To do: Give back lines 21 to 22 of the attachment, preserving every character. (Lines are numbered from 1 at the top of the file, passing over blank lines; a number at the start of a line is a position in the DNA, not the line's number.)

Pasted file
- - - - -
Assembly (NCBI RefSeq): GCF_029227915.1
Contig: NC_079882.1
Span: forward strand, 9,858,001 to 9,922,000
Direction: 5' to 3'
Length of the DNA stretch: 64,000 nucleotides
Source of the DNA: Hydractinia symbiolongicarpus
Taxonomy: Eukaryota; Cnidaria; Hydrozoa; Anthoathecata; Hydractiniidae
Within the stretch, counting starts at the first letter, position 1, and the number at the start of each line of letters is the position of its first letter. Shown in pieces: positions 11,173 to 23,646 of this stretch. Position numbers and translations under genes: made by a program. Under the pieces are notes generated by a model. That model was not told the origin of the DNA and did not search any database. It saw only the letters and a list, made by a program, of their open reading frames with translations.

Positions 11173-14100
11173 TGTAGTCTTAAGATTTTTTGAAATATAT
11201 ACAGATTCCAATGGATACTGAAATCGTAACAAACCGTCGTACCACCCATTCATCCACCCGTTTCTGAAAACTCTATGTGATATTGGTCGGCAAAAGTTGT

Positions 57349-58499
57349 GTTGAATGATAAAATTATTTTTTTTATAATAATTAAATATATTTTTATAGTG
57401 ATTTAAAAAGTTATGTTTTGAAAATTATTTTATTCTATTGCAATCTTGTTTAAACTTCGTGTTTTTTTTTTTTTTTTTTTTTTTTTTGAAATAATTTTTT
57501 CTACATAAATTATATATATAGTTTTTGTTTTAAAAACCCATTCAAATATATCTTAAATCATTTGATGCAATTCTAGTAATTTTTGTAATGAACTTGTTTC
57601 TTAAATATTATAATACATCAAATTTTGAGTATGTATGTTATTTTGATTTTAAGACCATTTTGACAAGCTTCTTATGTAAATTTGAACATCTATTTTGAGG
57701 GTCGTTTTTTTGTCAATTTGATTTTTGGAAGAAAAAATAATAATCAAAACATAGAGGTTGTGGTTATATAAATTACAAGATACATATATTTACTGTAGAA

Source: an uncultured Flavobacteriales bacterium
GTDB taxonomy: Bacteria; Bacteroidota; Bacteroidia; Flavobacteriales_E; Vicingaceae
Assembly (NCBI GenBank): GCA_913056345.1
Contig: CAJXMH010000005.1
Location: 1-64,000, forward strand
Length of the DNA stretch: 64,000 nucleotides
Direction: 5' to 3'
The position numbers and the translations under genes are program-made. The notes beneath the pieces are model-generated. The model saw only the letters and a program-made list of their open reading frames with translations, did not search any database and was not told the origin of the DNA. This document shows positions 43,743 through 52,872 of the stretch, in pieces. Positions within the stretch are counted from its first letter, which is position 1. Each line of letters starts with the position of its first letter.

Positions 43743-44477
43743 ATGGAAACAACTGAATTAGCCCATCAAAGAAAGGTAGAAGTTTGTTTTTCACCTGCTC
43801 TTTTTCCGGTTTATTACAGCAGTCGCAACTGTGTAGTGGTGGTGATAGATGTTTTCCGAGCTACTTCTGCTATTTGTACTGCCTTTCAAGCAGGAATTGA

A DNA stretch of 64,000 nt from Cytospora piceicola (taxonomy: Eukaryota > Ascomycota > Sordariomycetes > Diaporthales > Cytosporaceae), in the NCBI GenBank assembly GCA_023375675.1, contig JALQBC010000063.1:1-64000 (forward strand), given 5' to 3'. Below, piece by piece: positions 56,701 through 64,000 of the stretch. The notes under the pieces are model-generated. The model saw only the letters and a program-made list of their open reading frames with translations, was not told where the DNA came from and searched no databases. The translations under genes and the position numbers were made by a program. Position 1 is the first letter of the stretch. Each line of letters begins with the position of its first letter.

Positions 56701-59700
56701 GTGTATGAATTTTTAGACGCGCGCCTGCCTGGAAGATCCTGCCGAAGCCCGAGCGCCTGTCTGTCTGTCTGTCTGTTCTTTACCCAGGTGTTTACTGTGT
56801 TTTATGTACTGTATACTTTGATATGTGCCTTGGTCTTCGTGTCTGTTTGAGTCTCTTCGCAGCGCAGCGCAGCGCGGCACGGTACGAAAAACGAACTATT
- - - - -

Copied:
Contig: CAJXMH010000005.1
Location: 1-64,000, forward strand